P2P events, business model and secondary markets, October 2nd editorial

P2P events, business model and secondary markets, October 2nd editorial

Dear Readers, The events season is in full swing. Events  This week we had the American Banker event in New York called Lending + Investing. This event was mostly intended for the industry insiders. At the event, Goldman Sachs shared that they intend to focus on the balance sheet lending model for their online lender […]

P2P events, business model and secondary markets, October 2nd editorial

Dear Readers,

The events season is in full swing.

Events

 This week we had the American Banker event in New York called Lending + Investing. This event was mostly intended for the industry insiders. At the event, Goldman Sachs shared that they intend to focus on the balance sheet lending model for their online lender which is being named Marcus.
Next week I will be present at a 3-day event, Lend360, in Chicago where I believe about 4,000 people are expected. Lending Times has scheduled about 30 interviews in 30 minutes slots. I will do my best to be available as I can. If you would like to meet me I will be likely spending most of my time in the  “Recharge Lounge” that is located right outside of General Session. I would love to meet everybody who has a few minutes to say hi.

Americans, like myself who spend most of their time on the coasts, tend to ignore the middle. I would advise you not to ignore it: the middle is worth as much as each coast. And because many people ignore the middle the environment is less competitive. I hope to see you at Lend360.

Business model

Because Goldman announced they will be focusing on balance sheet lending,Jason Jones, of Lendit, published a great piece explaining why a hybrid model of balance-sheet and marketplace makes the most sense.

I entirely agree with him. Given no company has illimited balance sheet I can’t, in fact, imagine how a 100% balance sheet model could even exist given the fixed costs of running a company. And we all saw the consequences of the lack of control in a pure marketplace situation with Lending Club. In my experience as CEO, control and flexibility are key in order to make a company last through different unpredictable future situations.

I would, in fact, go a step further to say that in my experience as CEO the best model is a flexible model which adapts with the offer and demand. In currency trading, there are straight-through-processing, market making and a lot of other in-between options from piggy-backing to just-shutting-down-clients who’s business you don’t like. I believe there are other models in lending that deserve some attention: every loan being automatically shared between balance sheet and marketplace at origination; a leverage ownership on either the balance sheet or in the marketplace; captive funds; etc.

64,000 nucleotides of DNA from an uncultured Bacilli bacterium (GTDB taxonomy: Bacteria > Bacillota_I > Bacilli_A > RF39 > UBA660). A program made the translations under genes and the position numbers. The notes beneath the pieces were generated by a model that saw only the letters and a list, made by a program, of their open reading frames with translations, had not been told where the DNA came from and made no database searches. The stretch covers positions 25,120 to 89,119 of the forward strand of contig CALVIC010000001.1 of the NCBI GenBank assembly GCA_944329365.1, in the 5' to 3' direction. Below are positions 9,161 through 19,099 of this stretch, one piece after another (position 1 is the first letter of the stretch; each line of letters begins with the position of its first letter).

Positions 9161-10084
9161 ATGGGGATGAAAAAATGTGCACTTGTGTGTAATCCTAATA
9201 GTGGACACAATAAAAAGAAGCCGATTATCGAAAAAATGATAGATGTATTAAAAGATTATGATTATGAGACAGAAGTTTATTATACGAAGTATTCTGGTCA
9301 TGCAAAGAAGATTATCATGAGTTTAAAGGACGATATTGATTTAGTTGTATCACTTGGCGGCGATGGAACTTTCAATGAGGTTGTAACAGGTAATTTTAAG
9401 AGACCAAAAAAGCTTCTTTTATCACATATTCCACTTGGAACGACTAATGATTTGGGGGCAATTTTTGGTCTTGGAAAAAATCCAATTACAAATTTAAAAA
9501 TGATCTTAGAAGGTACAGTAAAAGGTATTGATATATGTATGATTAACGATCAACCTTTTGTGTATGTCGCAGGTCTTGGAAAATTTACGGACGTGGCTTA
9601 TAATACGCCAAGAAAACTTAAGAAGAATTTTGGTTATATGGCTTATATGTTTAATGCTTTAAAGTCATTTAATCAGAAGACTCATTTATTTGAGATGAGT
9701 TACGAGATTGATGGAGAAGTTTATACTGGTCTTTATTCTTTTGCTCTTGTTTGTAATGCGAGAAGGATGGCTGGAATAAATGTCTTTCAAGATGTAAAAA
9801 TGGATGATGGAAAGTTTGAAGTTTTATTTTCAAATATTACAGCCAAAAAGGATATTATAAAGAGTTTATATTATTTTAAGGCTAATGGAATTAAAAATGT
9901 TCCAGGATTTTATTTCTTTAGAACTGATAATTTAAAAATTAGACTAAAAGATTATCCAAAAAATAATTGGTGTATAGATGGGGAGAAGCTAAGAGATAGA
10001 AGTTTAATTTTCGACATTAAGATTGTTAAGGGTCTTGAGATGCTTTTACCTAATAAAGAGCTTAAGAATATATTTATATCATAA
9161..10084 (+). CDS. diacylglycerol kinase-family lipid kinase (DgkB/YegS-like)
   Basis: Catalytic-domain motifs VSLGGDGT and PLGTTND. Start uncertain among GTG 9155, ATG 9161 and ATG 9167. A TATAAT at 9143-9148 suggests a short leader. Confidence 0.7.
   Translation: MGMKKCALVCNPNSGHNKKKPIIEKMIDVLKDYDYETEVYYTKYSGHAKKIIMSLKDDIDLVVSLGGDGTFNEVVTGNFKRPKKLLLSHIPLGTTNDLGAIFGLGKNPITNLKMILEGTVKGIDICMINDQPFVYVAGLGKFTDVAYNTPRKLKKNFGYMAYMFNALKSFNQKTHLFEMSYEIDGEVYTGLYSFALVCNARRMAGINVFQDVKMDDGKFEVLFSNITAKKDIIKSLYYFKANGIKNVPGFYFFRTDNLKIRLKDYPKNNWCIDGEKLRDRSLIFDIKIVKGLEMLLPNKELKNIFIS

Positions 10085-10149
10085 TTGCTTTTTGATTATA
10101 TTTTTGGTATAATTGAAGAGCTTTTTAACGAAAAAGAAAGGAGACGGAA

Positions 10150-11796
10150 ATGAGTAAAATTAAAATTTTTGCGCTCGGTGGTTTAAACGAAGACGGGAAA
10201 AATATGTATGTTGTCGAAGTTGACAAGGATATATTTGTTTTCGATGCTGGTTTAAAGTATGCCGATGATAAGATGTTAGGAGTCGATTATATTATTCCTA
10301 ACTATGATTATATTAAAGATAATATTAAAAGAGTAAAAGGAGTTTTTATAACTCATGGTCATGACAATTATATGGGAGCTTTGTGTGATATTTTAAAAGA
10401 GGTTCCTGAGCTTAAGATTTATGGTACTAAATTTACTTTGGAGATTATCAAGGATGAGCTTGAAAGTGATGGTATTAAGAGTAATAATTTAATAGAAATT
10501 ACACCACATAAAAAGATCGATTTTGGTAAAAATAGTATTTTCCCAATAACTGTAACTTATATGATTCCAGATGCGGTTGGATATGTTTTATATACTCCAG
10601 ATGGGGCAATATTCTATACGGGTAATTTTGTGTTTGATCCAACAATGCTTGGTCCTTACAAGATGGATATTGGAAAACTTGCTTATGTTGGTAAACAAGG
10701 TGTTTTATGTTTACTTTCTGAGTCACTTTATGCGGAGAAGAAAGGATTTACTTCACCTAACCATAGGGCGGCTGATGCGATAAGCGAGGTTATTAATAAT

Secondary market

The last subject I would like to talk about is Prosper shutting down their note secondary market with Folio. Why ? Due to lack of volume.

I am a frequent user of both Prosper’s Secondary Market and Lending Club’s Secondary market. I wonder if anybody at Prosper is using both ? Here is my takeaway: if I want to sell something at Lending Club the process is simple, clear and I always manage to sell them. I tested and I can sell notes in seconds if I discount 20% the price. On Prosper I tried numerous times and I never managed to sell a single note. Why ? Both platforms are powered by the same legal setup with Folio Investing. So the problem is the process of listing, the pricing and the liquidity. I strongly believe a secondary market is MUST HAVE for all platforms.I deplore that they are closing it down and I would love to be allowed to fix it for them.

To me, a secondary market will allow people like me who has some liquidity after selling multiple companies I built to put more money in Prosper and Lending Club. The fact my money is locked for 5 to 7 years means that it gets the lowest priority. If I invest in real-estate (famously illiquid), I can still sell the property within 6 months. In our fintech world of convenience and speed locking money down for 5 years feels like 1970.

Alternatively, many people are weary of launching secondary markets. It is much simpler than you think. Regulation is not the issue (broker-dealers are cheap). One can always find market makers. I am even willing to be one myself with the right incentives. And the cost of operating it is cheap.

I believe the main reason why originators don’t want a secondary market is for price control. People who buy their notes at par value shortly after origination will be tempted to look at the secondary market and their price discovery. I would like to point that Lending Club’s secondary market had no issues with price driving or dropping during their crisis. Many people including myself watched the secondary market in order to get an idea of the market sentiment on the quality of their underwriting and it held great.

Thank you,
George Popescu,
Founder and Editor in Chief, Lending Times
New York, NY

George Popescu